In the early 1970s, the harmful effects of anthropogenic activities on our natural resources were becoming more apparent to the general public. Therefore, during the UN General Assembly on Human Environment that was held in Stockholm in June 1972, a resolution was passed that urged the nations of the world to preserve natural resources such as air.

Giving effect to the decisions taken at the Stockholm Conference, India enacted the Air (Prevention and Control of Pollution) Act, 1981 (‘Air Act’) as a special law to prevent and control the harmful effects of air pollution. This Act is seen as the first concrete step taken by the Indian government to combat air pollution.

The key regulatory trigger in the Act is Section 19, which allows state governments to notify areas as “air pollution control” areas, ban fuel use, or burn other material. Section 20 empowers the state government to issue instructions to Motor Vehicle Registration authorities regarding enforcement of emission standards laid down by the State Pollution Control Board. The State Board can grant consent to establish or operate industry(s) in an air pollution control area.

The Air Act was enacted four decades ago and it has not amended much since then. Thus, the Act does not address climate change expressly, which has been a major drawback in the legal framework.

In January 2019, the Ministry of Environment, Forest and Climate Change had launched the National Clean Air Program (‘NCAP’). It is a comprehensive strategy with actions to prevent, control and reduce air pollution, and improve air quality monitoring across the country. The Programme aims to reduce fine particulate (PM2.5) and particulate (PM10) air pollution by 20–30 per cent by 2024. 122 cities have been identified, and city specific action plans are being formulated.

Ostensibly, action taken under this policy would also address impacts of climate change. NCAP recommends that these Clean Air Action Plans are formalised and planned in alignment with the already existing policies such as the National Solar Mission, the National Action Plan on Climate Change, and other such policies.

The various policies and strategies adopted by India reflect an effort towards mitigation of climate change and air pollution, but there is room for improvement and adopting measures which will add to the progress.

According to a review of India’s energy and climate policies by the International Energy Agency, current air pollution and climate initiatives, if completely implemented, might improve air quality, but are insufficient to achieve the levels suggested by the World Health Organization.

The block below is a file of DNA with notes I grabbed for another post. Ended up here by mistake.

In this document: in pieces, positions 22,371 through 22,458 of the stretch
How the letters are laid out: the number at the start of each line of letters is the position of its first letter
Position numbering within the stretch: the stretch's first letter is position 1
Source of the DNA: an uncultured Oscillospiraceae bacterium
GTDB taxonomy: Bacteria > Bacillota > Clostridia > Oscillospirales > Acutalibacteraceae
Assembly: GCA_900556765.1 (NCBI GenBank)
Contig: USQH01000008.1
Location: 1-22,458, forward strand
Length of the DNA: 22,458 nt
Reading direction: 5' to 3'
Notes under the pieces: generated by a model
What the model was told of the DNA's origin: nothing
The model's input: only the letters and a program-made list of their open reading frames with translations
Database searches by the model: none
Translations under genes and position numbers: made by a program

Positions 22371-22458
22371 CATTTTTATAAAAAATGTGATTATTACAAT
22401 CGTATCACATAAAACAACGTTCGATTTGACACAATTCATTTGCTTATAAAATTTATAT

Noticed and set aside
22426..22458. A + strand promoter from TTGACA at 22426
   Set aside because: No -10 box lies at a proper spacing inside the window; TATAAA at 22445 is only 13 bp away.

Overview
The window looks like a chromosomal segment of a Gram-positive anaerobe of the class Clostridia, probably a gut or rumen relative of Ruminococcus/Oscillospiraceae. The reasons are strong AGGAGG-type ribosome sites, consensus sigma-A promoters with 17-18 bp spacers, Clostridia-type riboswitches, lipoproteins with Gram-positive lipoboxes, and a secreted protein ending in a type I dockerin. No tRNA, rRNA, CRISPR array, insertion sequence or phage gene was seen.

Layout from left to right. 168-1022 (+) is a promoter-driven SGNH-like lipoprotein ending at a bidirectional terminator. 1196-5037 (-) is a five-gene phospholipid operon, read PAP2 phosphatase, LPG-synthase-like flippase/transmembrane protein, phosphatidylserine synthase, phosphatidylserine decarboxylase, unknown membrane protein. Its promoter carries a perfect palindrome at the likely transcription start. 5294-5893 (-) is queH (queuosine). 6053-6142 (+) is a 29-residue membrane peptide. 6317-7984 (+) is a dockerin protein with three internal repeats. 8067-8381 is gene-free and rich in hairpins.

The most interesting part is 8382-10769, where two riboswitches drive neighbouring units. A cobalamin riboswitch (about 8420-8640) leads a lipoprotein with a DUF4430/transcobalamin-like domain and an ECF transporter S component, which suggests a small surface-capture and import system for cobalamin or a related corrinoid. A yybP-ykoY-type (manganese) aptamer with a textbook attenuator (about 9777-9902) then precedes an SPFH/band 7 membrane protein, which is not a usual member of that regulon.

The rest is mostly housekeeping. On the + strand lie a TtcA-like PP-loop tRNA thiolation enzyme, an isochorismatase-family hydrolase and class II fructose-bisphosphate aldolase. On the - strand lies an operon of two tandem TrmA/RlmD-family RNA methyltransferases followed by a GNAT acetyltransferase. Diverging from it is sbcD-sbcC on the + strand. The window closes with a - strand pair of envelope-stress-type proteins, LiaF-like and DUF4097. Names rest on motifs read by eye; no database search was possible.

Policymakers must recognise that there are synergies between air pollution and climate policy objectives in numerous areas. Otherwise, both the benefits of anti-air pollution and anti-climate change policies will be devalued. Incorporating these synergies into the design and implementation of future policy frameworks will result in a more effective response to the nation’s most pressing health issue.

There is also a need to look into agricultural policies and have specific strategies in place since it is a major contributor to deteriorating air quality. This is especially true in the agriculture-dependent northern states where crop residue is burnt due to a lack of effective alternatives for the farmer communities.

There needs to be awareness building mechanisms about existing government policies which would support and encourage moving away from such unsustainable practices, such as machine banks.

Another major sector which needs special focus is green financing. There needs to be a more focus and understanding of the ESG pillars (Environment, Social and Governance). The financial sector has an important role to play in the fight against climate change by supporting reductions in climate change risk and mitigating the impact of adverse climate events.

The relationship between air quality and climate change highlights the fact that addressing one or the other requires collaborative and multi-level policy solutions with the involvement of a wide range of stakeholders to be effective and sustainable.

Severe air pollution in cities is a result of rapid urbanisation, which is accompanied by increasing energy demands, transportation and population. This places pressure on cities to be efficient in their urban development processes, hence sustaining their economic growth.

Cities must strive to strike a balance between economic development and environmental conservation. This makes it even more crucial for decision-makers and municipal governments to develop policies and support measures to combat air pollution and climate change.

Cities are consequently at a crucial juncture to address air pollution as a cross-cutting issue and to respond locally to climate change, a global concern.

State governments must come up with plans and mitigation measures which are suitable and conducive to their states and cities as the landscape keep changing in India. A mitigation measure which could work for one state might not work for the other.

For example, in Punjab and Haryana, policy solutions must necessarily revolve around agricultural residue burning, whereas in Delhi, the main focus shifts to addressing road dust, construction debris and vehicular emissions.

At the national level, it might do well for the government of India to focus on mainstreaming climate change into the existing laws and policies. The constitutional authority to adopt climate-related framework legislation is manifestly present. There is demonstrated history for using international accords to enact domestic environmental legislation under Article 253 of the Constitution.

Alternately, a national framework law is possible under Article 248‘s residual powers reserved for the Centre. For instance, the Ozone Depleting Substance (Regulation and Control) Rules, 2000 can serve as a template for domestic laws addressing global, rather than only domestic, environmental concerns.

(IPA Service)

Views are personal

Courtesy: The Leaflet